These efforts have contributed to our struggle for just and sustainable transportation here in the United States. We have campaigned against the urban highways that make cities unwalkable and unbikeable, and for better public transportation and bicycling infrastructure. We have demanded that resources be diverted from the United States’ bloated military budget and directed toward human needs like transportation. We have argued that the thirst for oil is a principal cause of the United States’ constant wars. Again, we feel like our name fits this work pretty well.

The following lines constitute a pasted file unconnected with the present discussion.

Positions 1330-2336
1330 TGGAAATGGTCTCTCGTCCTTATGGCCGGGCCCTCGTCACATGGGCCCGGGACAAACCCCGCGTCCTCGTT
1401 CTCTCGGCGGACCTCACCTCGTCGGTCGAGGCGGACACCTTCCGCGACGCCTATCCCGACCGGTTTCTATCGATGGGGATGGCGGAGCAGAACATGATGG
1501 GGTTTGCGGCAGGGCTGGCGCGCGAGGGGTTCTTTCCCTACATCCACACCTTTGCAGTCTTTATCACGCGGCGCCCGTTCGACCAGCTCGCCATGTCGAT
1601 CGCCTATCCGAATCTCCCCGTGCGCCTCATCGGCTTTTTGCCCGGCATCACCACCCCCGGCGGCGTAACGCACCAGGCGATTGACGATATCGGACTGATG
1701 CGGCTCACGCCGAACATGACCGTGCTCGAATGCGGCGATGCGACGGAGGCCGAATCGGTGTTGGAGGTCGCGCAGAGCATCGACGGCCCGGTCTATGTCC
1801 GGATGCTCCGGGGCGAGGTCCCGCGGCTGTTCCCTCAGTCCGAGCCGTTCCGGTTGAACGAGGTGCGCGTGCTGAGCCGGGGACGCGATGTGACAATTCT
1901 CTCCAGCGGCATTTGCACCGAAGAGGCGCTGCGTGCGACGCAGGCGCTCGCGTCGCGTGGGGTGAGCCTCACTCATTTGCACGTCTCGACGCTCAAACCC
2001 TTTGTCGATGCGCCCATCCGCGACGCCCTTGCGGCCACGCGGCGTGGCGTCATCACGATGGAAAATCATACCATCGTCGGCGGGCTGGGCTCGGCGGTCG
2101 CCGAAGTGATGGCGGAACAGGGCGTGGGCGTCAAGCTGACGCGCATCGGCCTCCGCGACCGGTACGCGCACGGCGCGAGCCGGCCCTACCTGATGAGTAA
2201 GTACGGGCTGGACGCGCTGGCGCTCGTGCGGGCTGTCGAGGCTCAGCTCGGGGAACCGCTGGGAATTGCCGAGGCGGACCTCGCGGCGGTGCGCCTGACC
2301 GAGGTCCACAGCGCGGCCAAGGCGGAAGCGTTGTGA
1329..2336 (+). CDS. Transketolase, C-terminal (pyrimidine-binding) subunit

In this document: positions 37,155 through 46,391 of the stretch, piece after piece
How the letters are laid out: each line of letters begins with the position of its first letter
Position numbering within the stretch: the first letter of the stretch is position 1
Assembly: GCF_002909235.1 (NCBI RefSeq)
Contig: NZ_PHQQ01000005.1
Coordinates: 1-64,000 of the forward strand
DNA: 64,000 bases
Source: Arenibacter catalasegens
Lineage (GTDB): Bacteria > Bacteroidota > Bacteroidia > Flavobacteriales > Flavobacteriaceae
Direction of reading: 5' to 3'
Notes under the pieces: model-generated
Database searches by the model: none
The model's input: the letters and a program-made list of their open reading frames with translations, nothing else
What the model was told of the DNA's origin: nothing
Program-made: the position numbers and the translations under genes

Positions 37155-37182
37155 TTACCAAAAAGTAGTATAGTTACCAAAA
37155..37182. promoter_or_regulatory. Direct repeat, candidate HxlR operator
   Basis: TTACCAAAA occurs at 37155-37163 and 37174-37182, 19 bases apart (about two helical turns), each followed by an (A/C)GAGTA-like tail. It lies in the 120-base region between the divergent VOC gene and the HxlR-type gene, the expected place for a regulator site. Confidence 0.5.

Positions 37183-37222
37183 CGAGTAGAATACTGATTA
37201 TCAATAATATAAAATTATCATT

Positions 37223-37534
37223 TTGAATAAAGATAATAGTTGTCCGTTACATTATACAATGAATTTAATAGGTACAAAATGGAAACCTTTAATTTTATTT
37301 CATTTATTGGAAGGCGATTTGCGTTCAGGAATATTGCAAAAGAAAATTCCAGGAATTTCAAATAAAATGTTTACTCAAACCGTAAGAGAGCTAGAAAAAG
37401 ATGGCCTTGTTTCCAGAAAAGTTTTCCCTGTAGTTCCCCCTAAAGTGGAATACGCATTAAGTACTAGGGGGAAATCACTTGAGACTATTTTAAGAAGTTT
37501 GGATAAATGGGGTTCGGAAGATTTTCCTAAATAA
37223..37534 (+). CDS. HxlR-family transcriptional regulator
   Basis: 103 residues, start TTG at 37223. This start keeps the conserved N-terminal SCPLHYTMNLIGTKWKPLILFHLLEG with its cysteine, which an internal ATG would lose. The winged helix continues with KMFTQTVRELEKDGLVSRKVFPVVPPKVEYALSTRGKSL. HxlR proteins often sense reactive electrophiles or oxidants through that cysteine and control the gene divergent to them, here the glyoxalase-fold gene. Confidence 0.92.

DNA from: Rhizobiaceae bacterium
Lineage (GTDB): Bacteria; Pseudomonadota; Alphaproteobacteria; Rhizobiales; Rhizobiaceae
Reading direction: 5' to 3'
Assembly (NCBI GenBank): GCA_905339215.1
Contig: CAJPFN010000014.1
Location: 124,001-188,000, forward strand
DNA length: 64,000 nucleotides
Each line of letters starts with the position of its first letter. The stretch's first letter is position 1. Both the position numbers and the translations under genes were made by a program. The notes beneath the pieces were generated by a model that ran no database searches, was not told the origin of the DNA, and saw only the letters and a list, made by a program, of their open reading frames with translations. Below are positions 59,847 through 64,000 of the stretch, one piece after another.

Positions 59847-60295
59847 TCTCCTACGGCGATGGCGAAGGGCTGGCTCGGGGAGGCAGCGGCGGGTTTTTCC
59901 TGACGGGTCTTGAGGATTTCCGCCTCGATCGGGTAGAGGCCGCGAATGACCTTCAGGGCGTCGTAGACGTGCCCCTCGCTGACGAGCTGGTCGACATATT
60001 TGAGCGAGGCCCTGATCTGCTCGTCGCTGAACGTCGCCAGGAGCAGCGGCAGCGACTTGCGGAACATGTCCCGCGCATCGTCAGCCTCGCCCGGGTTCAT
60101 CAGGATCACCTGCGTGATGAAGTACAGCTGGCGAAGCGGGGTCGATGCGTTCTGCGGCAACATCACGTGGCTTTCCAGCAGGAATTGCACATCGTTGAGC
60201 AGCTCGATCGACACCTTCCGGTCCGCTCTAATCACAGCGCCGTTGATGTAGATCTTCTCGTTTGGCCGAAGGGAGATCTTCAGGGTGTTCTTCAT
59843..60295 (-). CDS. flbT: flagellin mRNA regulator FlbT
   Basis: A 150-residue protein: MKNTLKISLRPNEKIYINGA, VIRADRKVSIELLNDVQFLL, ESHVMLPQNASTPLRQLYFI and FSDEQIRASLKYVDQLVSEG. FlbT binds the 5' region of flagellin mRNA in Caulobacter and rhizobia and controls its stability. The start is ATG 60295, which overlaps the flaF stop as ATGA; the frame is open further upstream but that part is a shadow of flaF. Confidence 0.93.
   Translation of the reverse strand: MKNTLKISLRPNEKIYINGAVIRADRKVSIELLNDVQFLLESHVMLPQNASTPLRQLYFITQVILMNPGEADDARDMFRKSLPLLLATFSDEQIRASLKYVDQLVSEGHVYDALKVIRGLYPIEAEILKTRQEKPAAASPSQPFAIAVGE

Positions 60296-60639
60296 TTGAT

We have kept the name "Bikes Not Bombs" for many reasons. While our work has branched out in numerous directions, it is the name with which the organization was born, and by which it is known – to anti-war activists, environmentalists, transportation advocates, cyclists, and youth alike. Sometimes what we do tangibly acts against militarism, and sometimes it doesn’t. We continue, however, to have an anti-war as well as an environmental mission. The "not bombs" reminds us of that, which is more important now than ever.

Carl Kurz, 2002